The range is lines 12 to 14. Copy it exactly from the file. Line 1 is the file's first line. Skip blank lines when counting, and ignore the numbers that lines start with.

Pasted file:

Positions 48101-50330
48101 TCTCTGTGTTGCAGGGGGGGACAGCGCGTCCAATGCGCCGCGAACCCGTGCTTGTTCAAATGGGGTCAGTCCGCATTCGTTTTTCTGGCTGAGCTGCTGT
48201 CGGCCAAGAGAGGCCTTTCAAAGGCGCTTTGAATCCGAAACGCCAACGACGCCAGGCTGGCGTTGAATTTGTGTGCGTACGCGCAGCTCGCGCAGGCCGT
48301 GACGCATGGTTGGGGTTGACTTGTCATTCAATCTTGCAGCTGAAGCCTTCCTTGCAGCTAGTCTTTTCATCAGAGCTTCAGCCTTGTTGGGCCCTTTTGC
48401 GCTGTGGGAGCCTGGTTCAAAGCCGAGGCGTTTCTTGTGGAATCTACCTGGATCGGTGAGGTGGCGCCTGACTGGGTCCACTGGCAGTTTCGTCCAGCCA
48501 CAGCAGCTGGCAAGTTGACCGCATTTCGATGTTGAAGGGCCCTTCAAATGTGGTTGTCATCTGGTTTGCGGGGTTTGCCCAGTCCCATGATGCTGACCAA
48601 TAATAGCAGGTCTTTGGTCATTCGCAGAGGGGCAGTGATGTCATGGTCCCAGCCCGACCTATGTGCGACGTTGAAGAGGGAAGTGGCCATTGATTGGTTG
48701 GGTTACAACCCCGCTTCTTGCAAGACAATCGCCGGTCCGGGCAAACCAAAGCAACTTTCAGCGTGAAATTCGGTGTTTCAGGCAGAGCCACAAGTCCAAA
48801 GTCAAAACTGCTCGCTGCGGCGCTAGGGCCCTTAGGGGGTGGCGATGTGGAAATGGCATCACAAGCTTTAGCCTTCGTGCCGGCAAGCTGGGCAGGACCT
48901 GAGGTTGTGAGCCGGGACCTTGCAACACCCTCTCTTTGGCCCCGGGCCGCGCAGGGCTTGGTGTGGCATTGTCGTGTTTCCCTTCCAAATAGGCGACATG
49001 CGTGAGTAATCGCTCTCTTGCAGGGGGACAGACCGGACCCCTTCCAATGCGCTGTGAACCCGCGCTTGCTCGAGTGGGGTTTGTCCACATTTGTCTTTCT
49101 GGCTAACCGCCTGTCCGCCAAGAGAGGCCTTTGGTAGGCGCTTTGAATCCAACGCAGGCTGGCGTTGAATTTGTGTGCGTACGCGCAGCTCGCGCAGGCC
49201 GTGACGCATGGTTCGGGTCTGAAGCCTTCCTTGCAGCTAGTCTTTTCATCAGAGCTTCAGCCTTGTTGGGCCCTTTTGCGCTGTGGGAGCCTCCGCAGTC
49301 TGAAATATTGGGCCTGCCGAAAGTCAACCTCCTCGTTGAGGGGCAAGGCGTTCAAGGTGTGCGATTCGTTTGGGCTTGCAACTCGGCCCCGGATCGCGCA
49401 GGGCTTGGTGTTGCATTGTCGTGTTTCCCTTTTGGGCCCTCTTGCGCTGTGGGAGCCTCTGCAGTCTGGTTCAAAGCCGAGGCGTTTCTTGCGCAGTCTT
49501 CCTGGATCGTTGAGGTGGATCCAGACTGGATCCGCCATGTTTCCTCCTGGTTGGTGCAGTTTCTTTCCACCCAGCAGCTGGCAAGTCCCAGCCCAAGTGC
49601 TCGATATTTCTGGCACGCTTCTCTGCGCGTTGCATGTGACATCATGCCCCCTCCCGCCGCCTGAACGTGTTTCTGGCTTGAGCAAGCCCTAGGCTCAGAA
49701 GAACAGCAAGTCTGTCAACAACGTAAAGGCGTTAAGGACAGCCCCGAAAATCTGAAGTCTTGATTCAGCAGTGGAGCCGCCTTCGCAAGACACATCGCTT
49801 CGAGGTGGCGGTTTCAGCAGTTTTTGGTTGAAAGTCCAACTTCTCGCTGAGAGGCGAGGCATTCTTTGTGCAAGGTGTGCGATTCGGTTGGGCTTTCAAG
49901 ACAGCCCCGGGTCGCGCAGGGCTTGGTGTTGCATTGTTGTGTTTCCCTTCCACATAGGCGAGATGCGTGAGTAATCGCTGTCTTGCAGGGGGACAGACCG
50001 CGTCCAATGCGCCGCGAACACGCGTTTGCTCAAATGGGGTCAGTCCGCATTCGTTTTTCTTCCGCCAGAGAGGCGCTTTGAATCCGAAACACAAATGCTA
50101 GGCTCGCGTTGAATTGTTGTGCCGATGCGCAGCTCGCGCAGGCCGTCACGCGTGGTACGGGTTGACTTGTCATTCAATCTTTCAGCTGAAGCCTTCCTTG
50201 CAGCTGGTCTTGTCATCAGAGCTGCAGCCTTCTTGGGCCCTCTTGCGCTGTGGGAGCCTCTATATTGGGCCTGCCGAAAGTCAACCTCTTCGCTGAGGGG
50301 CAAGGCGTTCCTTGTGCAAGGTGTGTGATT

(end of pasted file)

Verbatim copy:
49101 GGCTAACCGCCTGTCCGCCAAGAGAGGCCTTTGGTAGGCGCTTTGAATCCAACGCAGGCTGGCGTTGAATTTGTGTGCGTACGCGCAGCTCGCGCAGGCC
49201 GTGACGCATGGTTCGGGTCTGAAGCCTTCCTTGCAGCTAGTCTTTTCATCAGAGCTTCAGCCTTGTTGGGCCCTTTTGCGCTGTGGGAGCCTCCGCAGTC
49301 TGAAATATTGGGCCTGCCGAAAGTCAACCTCCTCGTTGAGGGGCAAGGCGTTCAAGGTGTGCGATTCGTTTGGGCTTGCAACTCGGCCCCGGATCGCGCA